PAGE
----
Arrow-wood (Viburnum dentatum) is sometimes also called Southern Arrow-wood or simply Arrowwood, to distinguish it from some other members of its family with somewhat toothed leaves and similar histories. It can grow to over 12' and be almost as wide. Because it can take a variety of soil conditions (except exceedingly dry) and varying amounts of shade, it is often used as a landscape plant. It has few issues and has pleasant looking (but not smelling) blooms which are quite attractive. It can take a fair amount of shade, but you get many more blooms when it gets full sun.
Because of its popularity as a landscape plant, this native has spread outside its native range and now is planted in many parts of the country. The clusters (called umbels) of white flowers can be quite showy. They are primarily visited by an array of small bees, flies, and beetles, despite their less than pleasant smell. The flowers are typical of viburnums in being white, with 5 petals, 5 sepals, and 5 stamens.
|An umbel of Arrowwood flowers.
The resulting berries (called drupes) are bluish to black and eaten by a variety of wildlife species, including up to 35 different types of birds. The fruits are about 41% fat with high carbohydrate and protein concentrations, something making them popular with many birds, especially during migration.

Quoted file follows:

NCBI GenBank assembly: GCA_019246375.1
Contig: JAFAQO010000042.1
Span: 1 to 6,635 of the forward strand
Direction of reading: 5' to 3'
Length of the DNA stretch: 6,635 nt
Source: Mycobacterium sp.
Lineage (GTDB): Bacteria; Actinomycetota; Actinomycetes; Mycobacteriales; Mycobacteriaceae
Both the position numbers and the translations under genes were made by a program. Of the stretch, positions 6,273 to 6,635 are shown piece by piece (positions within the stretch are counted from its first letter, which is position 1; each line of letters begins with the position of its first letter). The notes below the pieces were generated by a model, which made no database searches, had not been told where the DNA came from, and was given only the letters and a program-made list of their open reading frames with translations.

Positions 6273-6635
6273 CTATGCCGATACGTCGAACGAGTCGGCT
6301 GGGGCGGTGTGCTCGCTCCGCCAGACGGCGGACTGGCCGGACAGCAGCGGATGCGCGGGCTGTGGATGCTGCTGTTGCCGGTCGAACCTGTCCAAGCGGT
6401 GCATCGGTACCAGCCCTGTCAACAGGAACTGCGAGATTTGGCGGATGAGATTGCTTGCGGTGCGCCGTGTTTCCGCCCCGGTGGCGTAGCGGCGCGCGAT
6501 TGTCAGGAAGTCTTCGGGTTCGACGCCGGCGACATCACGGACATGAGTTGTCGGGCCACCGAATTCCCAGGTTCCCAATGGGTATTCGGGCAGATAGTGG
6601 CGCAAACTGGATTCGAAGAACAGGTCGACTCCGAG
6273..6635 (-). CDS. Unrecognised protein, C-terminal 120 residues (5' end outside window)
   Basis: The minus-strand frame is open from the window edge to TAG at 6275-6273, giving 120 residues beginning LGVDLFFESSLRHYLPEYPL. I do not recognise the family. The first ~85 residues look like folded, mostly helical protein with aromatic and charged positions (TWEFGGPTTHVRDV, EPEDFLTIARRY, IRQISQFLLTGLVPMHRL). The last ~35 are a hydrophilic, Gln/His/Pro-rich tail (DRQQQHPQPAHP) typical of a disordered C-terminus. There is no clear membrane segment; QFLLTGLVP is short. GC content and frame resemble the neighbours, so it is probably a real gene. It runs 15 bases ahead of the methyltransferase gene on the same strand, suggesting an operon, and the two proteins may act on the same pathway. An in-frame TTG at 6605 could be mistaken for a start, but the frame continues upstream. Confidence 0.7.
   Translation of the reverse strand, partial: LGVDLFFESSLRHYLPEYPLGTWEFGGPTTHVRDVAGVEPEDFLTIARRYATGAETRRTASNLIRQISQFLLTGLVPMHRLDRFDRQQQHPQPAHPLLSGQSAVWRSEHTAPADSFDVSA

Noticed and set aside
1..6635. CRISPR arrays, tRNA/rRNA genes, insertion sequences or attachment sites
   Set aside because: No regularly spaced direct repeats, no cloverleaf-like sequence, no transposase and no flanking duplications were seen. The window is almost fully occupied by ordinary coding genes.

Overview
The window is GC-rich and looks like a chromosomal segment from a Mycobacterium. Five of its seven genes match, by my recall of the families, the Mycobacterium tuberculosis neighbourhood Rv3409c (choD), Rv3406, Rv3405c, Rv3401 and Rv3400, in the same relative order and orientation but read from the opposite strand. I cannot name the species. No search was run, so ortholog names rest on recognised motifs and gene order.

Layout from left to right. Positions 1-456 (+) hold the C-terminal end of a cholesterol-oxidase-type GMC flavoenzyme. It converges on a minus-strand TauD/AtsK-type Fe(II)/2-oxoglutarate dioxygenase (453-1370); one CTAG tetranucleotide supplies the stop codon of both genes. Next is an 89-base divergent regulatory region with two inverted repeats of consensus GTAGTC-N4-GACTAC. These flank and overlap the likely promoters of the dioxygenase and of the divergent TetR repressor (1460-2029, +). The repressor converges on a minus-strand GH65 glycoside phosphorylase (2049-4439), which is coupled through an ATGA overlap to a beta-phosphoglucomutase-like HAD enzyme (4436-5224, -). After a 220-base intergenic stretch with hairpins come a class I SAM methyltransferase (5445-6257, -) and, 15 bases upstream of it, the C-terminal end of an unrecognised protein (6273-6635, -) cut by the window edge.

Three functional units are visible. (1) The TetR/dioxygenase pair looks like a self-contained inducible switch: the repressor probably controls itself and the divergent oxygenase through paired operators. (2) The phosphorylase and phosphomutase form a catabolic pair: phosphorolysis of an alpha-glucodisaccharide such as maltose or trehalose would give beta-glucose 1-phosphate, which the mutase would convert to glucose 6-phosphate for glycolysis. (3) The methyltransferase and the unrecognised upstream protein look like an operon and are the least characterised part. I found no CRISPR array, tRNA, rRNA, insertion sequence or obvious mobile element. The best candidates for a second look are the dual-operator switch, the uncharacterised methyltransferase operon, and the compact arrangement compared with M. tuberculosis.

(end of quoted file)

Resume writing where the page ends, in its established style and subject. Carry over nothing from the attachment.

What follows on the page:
|The toothed leaves (thus V. dentatum) and drupes of Arrow-wood.
The opposite branching and toothed leaves are attractive. So are the multiple stems that emerge from the ground. Each stem tends to be very straight and even in diameter, a trait that supposedly made them popular with Native American Indian tribes for making of arrow shafts, and thus the name.
|The straight and even shafts of Arrow-wood.
Interestingly, it is hard to find real documentation for this use of the plant. While it makes perfect sense, with not just their straight growth and diameter, but also their hardness and ability to straighten them out when green, it is not really recorded, though often repeated. For instance, Daniel Moerman, in his monumental work documenting "Native American Ethnobotany" makes no mention at all to this.
He does however list Arrow-wood being used by the Ojibwa as an element of their smoking mixtures called "kinnikinnik." Moerman also documents the Iroquois women taking it as a contraceptive and as a poultice for swollen legs after childbirth.
|Southern Arrow-wood has variable Fall color.
Viburnums have opposite branching, which is uncommon among our woody plants. Formerly in the Honeysuckle (Caprifoliaceae) Family, they are now part of the smaller Adoxaceae Family. It is currently in bloom in many parts of our region and is easy to spot. While we may may like it for its aesthetics (and it is not favored deer browse either), it is the wildlife that gets the most benefit from our planting it. In addition to its popularity with the birds, 104 caterpillar species also use viburnums such as Arrow-wood. These insects feed most of our birds and bats as well. It's nice when we can plant something that we can like, but that can serve as habitat value as well.
|Arrowwood leaves in the Fall.